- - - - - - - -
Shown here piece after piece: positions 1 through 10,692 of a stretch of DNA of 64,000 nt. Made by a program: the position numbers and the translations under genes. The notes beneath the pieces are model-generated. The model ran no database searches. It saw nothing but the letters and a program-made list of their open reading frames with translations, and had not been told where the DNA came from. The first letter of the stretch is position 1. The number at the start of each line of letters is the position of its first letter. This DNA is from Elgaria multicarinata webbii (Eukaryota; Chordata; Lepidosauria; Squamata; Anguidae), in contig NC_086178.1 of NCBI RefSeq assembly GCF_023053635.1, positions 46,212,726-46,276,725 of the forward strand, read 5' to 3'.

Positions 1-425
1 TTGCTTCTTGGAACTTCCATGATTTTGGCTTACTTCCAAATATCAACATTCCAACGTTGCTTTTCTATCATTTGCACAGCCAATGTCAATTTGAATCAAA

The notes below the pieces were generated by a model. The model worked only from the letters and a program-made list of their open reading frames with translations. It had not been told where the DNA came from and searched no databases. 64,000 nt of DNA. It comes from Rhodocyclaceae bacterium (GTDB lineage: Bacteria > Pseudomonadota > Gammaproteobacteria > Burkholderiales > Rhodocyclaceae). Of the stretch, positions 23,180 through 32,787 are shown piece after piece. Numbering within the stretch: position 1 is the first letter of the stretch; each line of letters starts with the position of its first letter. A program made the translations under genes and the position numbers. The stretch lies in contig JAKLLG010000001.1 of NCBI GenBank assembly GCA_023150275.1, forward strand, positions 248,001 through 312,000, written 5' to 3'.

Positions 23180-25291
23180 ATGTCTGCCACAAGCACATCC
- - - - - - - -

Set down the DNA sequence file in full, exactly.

Shown here piece after piece: positions 1 through 10,692 of a stretch of DNA of 64,000 nt. Made by a program: the position numbers and the translations under genes. The notes beneath the pieces are model-generated. The model ran no database searches. It saw nothing but the letters and a program-made list of their open reading frames with translations, and had not been told where the DNA came from. The first letter of the stretch is position 1. The number at the start of each line of letters is the position of its first letter. This DNA is from Elgaria multicarinata webbii (Eukaryota; Chordata; Lepidosauria; Squamata; Anguidae), in contig NC_086178.1 of NCBI RefSeq assembly GCF_023053635.1, positions 46,212,726-46,276,725 of the forward strand, read 5' to 3'.

Positions 1-425
1 TTGCTTCTTGGAACTTCCATGATTTTGGCTTACTTCCAAATATCAACATTCCAACGTTGCTTTTCTATCATTTGCACAGCCAATGTCAATTTGAATCAAA

The notes below the pieces were generated by a model. The model worked only from the letters and a program-made list of their open reading frames with translations. It had not been told where the DNA came from and searched no databases. 64,000 nt of DNA. It comes from Rhodocyclaceae bacterium (GTDB lineage: Bacteria > Pseudomonadota > Gammaproteobacteria > Burkholderiales > Rhodocyclaceae). Of the stretch, positions 23,180 through 32,787 are shown piece after piece. Numbering within the stretch: position 1 is the first letter of the stretch; each line of letters starts with the position of its first letter. A program made the translations under genes and the position numbers. The stretch lies in contig JAKLLG010000001.1 of NCBI GenBank assembly GCA_023150275.1, forward strand, positions 248,001 through 312,000, written 5' to 3'.

Positions 23180-25291
23180 ATGTCTGCCACAAGCACATCC